Keeping these ideas in mind, why would any non-philosophically-inclined individual see the value of free software with the availability of the perfect decompiler? Besides existing free software sympathizers, the grounds for showing the advantage of free software would be so small that even the philosophically inclined would have trouble seeing the value of complete freedom as outweighing the value of practicality.
The relevance of this is fairly straightforward: access to the source code is all that many free software supporters really want. It is hammered into the community members’ minds by the most philosophical among them that the term “free” is what is important; however when asked to justify reasoning, it is much more rare to hear reasoning that protects the freedom to redistribute modified or vanilla copies when given access to the source code. It just makes things more difficult for both parties, and is often left out of the explanation of freedom. But does “freedom” really make sense without the holistic picture?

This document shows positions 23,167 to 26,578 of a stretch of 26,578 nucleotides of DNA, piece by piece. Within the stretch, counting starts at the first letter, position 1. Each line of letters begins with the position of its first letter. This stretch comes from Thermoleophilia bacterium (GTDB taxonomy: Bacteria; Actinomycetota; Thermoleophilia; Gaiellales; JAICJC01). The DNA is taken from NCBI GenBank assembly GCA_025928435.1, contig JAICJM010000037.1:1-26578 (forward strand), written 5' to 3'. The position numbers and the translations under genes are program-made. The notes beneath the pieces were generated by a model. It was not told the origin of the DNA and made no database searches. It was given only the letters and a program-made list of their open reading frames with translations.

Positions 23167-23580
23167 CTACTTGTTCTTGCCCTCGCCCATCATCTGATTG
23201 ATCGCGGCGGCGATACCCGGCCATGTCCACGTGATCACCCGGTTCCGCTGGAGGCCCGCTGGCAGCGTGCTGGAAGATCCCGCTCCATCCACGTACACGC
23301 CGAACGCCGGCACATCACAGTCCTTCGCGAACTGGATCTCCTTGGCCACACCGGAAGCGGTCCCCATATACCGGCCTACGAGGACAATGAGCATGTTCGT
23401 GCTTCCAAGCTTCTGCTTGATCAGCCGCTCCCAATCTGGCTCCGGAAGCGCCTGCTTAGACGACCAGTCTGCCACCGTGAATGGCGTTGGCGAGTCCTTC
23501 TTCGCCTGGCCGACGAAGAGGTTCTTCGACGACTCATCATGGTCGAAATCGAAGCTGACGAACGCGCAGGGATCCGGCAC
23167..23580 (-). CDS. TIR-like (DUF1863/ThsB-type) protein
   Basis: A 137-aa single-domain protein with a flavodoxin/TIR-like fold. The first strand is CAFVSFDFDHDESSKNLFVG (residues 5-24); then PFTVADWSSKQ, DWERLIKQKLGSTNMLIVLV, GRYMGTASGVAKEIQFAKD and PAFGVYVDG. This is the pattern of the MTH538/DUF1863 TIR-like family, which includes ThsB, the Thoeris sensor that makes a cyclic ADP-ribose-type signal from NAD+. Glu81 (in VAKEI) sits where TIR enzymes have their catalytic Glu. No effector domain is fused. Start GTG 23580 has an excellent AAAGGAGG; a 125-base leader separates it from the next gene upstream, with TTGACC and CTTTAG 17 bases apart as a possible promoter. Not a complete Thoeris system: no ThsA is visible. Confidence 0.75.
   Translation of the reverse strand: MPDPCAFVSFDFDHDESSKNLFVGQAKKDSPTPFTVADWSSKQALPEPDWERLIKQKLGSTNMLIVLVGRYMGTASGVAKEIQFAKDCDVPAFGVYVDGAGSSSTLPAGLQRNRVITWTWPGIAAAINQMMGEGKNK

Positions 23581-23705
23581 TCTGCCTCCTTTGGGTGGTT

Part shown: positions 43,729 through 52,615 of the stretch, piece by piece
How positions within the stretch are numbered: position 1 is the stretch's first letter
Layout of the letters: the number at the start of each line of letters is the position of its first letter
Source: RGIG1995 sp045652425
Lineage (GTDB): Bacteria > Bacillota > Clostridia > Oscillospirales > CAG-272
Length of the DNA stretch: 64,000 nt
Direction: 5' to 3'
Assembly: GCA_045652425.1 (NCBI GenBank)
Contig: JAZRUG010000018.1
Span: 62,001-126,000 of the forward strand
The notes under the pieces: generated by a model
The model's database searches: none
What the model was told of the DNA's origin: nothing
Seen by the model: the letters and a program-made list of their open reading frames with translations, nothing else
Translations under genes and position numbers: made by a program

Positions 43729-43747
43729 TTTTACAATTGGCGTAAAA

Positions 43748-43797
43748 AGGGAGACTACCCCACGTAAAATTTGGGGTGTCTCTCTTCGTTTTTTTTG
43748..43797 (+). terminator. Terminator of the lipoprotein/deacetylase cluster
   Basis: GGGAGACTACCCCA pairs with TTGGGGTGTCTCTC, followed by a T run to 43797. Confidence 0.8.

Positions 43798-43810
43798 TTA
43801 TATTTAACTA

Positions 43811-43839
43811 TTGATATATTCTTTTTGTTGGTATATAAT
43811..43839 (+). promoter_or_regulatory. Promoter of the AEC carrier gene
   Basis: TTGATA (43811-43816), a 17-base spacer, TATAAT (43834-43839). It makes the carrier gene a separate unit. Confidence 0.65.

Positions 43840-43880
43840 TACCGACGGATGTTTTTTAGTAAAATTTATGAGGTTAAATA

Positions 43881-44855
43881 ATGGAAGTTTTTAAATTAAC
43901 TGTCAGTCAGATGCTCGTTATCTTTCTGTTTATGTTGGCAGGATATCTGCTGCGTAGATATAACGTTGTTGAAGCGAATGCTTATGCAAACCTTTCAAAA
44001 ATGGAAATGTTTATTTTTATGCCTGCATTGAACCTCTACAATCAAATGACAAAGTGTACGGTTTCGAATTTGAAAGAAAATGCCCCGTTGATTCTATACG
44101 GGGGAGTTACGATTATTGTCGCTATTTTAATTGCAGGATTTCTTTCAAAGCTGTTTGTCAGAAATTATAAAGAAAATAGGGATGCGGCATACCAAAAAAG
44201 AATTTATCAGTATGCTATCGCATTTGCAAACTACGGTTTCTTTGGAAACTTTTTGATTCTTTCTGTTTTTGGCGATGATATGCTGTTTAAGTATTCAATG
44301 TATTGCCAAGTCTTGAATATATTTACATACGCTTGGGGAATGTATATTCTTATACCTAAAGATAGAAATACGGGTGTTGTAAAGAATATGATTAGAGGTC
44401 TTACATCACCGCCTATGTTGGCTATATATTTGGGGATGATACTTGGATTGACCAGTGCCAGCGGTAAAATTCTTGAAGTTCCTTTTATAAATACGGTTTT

It would not be logical to discuss only the Free Software Movement, however, without giving a nod to its step-sibling movement, the Open Source Movement. The Open Source Movement has made huge contributions to the Free Software Movement, and a significant number of people consider themselves members of both efforts. Open source, however, respects only the interests of businesses trying to maximize profits, without giving a nod to its consumer-protecting step-sibling.
The two most commonly cited reasons that businesses release their software as open source are to gain more users and to develop a community around it. Open source software will not draw a significant number of new users, as we saw above. Consumer ideals are the greatest draws to free software, so open source’s added appeal would be very, very small if a perfect decompiler was developed, considering our explanation. (This reasoning ignores the “no cost to the consumer” mentality of such software because, if the source code was easily decompilable, the illegal acquisition of no-cost versions of proprietary software would be significantly more user friendly and commonplace than it is today.)